One option is to add a global settings page in which the settings for a default form are configured. This would change the default options that are configured whenever a new form is created. It would save website owners a lot of time when creating new forms as they could use the same form on all pages. And there would be less changes to make if they did want to make each form different.
A more practical approach would be to introduce a templating system. Currently, forms can be used on multiple pages by simply using the same shortcode on each page; but if you do this you will not be able to track the conversion rate from each page.
What would be better would be a templating system that allows the settings of one form to be saved as a template. This template could then be loaded from any form.
Suggestion 3: Allow Users to Change Form Design
The process of creating a new form is simple. First you choose your form design and then you modify that form.
The problem is that when you progress to the second step, there is no option to change the form design. For example, if you choose the clean design form, then that is the one you have to use. In order to use one of the other designs, you need to go back and create a new form.
This is frustrating; particularly if you have spent time configuring a form and then decide to use a different form. What the plugin needs is a simple option to switch form designs on the edit form screen.
Suggestion 4: Make it Clear to Readers That Content is Locked
If you look back at the forms that I showed earlier, you may have noticed that the clean template uses the heading “Unlock Premium Content!” and the description “Sign up now and get instance access to the rest of this tutorial”.
No other form template advises readers that content is being locked. They simply state that the reader can get receive free updates to their newsletter by entering their name and email address.
The problem with the current default messages is that readers do not even know that content is being protected. All they will see is a newsletter sign up form.
Other content locking solutions, such as Social Locker, make it clear to readers that they need to perform a specific action in order to unlock the premium content.
The “Style Your Form” section of Optin Lock lets you change the headlines and descriptions used in forms. Therefore, you can easily change the text used in your forms to explain to readers that content is restricted.
However, Optin Lock could save users a lot of time by changing the default text that is used in forms. This will ensure readers know that to see all content, they need to enter their email address.
Suggestion 5: Improved Support for Email Marketing Solutions
The current version of Optin Lock works with six email marketing services: Aweber, iContact, MailChimp, GetResponse, Mad Mimi, and Interspire Email Marketer (Optin Forms supports the same six services). Those of you who use a different email marketing service or software will not be able to use Optin Lock.
Optin Lock Pricing
There are three plans available for Optin Lock. Each option gives users full functionality of the plugin and one year of support and updates.
The basic license retails at $49 and and offers updates and support for one website. The plus license costs $99 and allows up to three websites and the pro license allows an unlimited number of websites for $199.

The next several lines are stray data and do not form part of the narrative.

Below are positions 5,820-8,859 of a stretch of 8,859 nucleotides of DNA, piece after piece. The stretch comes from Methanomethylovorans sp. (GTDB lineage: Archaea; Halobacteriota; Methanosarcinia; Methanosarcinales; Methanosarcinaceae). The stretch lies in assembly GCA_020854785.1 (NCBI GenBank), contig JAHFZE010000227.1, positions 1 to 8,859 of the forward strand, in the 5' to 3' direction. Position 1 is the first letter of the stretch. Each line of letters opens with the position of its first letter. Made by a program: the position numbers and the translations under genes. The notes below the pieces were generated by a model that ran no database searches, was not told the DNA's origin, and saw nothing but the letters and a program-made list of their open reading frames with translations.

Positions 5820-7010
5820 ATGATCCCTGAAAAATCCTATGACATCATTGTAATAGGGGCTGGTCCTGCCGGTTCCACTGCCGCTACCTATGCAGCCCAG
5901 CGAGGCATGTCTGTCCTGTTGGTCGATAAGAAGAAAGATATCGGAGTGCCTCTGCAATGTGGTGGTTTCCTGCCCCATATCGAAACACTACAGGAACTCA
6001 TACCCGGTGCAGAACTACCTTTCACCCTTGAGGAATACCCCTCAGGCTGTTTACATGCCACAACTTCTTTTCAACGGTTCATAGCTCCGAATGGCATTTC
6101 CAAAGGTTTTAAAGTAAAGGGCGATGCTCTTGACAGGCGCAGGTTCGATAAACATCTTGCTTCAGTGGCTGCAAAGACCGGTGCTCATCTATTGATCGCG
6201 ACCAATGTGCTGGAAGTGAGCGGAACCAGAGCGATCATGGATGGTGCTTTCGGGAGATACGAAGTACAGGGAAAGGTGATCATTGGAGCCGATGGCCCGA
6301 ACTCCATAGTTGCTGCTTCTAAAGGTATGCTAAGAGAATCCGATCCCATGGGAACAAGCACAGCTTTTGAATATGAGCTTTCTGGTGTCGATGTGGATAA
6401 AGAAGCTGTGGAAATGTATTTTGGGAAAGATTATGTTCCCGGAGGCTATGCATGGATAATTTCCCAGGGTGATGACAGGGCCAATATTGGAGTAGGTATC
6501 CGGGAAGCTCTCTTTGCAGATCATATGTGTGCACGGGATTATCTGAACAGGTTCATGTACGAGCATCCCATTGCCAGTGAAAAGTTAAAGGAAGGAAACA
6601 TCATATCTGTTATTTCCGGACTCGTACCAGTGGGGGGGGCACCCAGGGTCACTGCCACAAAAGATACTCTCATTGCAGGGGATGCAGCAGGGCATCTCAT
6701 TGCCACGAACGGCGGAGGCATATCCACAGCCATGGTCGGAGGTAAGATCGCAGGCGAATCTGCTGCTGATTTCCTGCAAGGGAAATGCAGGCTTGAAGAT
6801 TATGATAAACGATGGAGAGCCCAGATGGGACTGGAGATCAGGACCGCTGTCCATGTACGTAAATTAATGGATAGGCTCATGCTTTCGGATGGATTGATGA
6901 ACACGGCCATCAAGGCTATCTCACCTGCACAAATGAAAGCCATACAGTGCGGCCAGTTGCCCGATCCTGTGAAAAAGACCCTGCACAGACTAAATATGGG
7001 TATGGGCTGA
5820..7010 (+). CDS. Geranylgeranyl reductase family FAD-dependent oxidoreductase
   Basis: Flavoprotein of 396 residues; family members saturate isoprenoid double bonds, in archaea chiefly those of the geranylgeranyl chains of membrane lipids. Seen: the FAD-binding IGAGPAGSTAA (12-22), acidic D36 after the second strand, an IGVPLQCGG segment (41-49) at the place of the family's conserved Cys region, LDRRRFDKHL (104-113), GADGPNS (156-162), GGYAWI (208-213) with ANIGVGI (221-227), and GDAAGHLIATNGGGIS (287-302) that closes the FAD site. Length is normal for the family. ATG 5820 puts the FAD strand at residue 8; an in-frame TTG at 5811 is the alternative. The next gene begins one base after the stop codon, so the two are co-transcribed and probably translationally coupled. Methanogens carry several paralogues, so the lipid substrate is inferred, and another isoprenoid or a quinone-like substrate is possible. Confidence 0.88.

Remember that Optin Lock is GPL friendly, therefore it is only support and updates that are restricted.
The current prices are not going to last for long. After the initial launch period, the price of Optin Lock will increase to $79, $149, and $299, respectively.
Locking content is usually associated with membership plugins and social locking plugins. The goal with a membership plugin is to show a little content and entice a person to sign up as a member to unlock all content. While a social locking plugin forces people to share or like a page in order to view the content.
There may be a temptation for some people to compare Optin Lock to social media locking WordPress plugins; however, it is an unfair comparison. An email subscriber is worth so much more than a social media share. What would you rather have: 1,000 shares of an article or 1,000 new email subscribers? It’s a no-brainer.
If you value targeted email subscribers at $1 per subscriber, Optin Lock will pay for itself once it has gathered email addresses from 50 people. This could easily be achieved by locking a good tutorial or eBook.
The suggestions section may sound like Optin Lock is not a complete product. That is not true. The plugin does exactly what it promises to do. However, I see a lot of potential with this plugin. I think it could prove to be one of the most effective ways of increasing sign ups to your email list.
For example, I am planning on publishing more detailed guides and tutorials on this blog in the future. Rather than sell this content or charge a membership fee to access it, I could use Optin Lock instead. Visitors would be able to view my premium content free of charge by simply signing up to my email newsletter. It is not an exaggeration to say that Optin Lock could be the difference between me having 5,000 email subscribers next year or having 25,000 or even 50,000.
What’s your thoughts on Optin Lock? Do you think you could use the plugin to increase sign ups to your email marketing list?
Please let me know your opinion in the comments area below. Additionally, if there is a feature of the plugin that I have not covered in this article, please let me know and I will update this review.
You can find out more about the plugin by visiting Optin Lock.
Thanks for reading.
* Update: The first draft of this post wrongly stated that the name field could not be removed from forms. That was wrong. In order to remove the name field from sign up forms, all you have to do is uncheck the visibility option in the “Style Your Form” area.